||John Ostle (1828-1890) kept a journal in which he recorded the happenings, both
momentous and mundane of a Quaker farmer's life. The extracts below will be
changed from time to time.|
August 28th. 1856
There was a cheap trip from Carlisle to Silloth Bay; the line was opened. I think all
the manufacturers and cotton spinners, tobacconists and what not was there. All the uppercrust
chaps the Mayor Tobacco Jack and many other Barney St nuts and many just come out of pawn shop
for the day. Two bands of musick, polka dancing that is coller and elbow or the height of impudence.
One fellow saw his brother Joe there It was a donkey tied to a cart wheel. There was an excellent
dinner at 3s. each and then for speeches about 3000 people came by steam and I think I may say about
1000 Holmes Dobbies landed upon the Green where the Goose got her breakfast. A slender fight or
two in the evening as usual. Look further.
There is a bad road on the bank now. They have not got it made yet
over the bridge but they are hard at work banking. This being Carlisle latter fair, a great
number of passengers went by rail from Silloth. There is a splendid little station here and two
Public Houses and one Tom and Harry. Several other dwelling houses and sod huts for ever. One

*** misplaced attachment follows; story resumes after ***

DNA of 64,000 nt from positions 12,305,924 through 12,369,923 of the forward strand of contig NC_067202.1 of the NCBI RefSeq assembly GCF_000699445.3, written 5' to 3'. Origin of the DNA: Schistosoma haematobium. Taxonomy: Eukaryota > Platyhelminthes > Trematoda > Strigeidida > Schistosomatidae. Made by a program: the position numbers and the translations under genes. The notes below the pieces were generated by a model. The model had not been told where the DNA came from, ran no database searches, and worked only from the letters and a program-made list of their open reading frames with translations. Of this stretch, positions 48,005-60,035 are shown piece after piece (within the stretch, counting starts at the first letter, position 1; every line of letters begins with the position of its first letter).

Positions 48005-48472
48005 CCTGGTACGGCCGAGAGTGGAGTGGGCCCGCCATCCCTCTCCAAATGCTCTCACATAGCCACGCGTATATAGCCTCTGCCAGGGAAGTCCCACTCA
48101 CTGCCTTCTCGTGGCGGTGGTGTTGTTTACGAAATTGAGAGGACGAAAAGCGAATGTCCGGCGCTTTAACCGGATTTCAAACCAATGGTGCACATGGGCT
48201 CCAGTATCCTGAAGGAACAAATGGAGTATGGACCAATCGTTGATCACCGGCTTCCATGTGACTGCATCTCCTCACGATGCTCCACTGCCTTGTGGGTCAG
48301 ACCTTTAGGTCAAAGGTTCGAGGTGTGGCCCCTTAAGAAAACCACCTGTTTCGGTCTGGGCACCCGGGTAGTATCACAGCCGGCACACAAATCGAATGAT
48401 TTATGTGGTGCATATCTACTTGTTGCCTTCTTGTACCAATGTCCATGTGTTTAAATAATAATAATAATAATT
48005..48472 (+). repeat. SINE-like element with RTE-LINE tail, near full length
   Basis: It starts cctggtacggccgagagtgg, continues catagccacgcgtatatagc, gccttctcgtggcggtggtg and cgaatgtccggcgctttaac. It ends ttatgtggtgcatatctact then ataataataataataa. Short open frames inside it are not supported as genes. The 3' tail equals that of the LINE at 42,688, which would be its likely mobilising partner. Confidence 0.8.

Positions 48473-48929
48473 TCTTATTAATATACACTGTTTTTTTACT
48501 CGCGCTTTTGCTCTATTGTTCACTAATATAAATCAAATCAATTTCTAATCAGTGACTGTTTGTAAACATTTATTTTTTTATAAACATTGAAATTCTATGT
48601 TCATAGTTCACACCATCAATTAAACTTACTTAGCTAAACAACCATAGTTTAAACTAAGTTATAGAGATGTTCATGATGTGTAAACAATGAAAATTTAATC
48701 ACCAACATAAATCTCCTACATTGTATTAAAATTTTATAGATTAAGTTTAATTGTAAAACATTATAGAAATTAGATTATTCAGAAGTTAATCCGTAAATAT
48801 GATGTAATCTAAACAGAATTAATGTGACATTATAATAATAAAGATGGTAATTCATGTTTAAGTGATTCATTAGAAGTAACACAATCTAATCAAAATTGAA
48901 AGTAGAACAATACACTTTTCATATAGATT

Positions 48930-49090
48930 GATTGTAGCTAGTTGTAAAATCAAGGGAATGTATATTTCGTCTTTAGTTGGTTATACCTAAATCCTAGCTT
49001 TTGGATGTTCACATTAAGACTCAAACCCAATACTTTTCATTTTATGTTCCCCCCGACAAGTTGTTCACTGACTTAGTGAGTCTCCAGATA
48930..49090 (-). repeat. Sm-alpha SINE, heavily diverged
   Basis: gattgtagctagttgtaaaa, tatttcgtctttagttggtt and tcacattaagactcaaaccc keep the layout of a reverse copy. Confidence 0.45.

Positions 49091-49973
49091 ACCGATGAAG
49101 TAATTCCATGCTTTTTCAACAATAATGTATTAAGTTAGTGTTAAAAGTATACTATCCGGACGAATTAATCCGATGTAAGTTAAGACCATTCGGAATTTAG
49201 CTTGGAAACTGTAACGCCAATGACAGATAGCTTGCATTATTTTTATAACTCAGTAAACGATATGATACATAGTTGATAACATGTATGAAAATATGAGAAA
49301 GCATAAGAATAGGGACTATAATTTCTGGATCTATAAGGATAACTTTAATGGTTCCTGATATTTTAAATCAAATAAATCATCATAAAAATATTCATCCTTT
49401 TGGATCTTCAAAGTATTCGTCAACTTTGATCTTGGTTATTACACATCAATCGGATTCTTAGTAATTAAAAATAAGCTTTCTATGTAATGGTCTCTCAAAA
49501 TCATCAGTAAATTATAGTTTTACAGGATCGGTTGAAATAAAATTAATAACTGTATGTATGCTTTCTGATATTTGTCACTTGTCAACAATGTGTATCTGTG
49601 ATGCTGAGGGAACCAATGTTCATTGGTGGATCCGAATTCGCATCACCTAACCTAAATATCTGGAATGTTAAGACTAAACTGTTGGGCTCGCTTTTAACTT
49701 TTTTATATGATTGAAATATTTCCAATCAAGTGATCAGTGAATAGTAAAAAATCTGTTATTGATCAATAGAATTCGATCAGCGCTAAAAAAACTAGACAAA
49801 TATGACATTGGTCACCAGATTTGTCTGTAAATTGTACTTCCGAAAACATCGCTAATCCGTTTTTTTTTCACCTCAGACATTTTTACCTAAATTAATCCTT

steam engine driving piles four or five hard rams at work. This is what we call going ahead
for the British and beat all the world and the Yankie, beat them. There is no station house at
the Abbey yet but the engine takes in passengers and at Kirkbride too. They generally call at
Causeway Head to quench the thirst of the Steam Horse. They pump the water out of the beck.
Success to tripping and rail.
The original line before the building of the Solway Viaduct
I went to Carlisle by the Silloth line. The first time I have got.
It is pretty easy but very slow, there is so many stops. The buildings are going on daily. Two
steam engines driving piles. Last week the sea was very rough. It broke twenty-seven piles.
There was a brig came on shore near Beckfoot. They call her the Derwent of Workington. She
discharged at Draughrinhay in Ireland and put past Workington. They had about nine feet of
water in her ballast. Twelve geese, three bantams. Several were drowned, Captain Hodgson and
his wife, one prentice and five or seven Pats. They threw the ballast out and stopped up the
holes and got off to sea with the aid of the steam tug from Maryport. She laid about one week,
they escaped surprisingly.
Silloth dock is open and many vessels enter into it, English, French and Austrians. A
lifeboat is about to be brought to Silloth. In the course of this winter (October) a Yorkshire
man was letting a wall down and it fell upon his leg and broke it and hurt his back that he
cannot walk. He lives at Beckfoot. He is building at Beckfoot (Dec) I think he is now
Allonby in the 1830s
A vessel cast on shore near Allonby. One man was lashed to the rigging, he
was dead when found. Another man cast on shore near the same place quite dead and another cast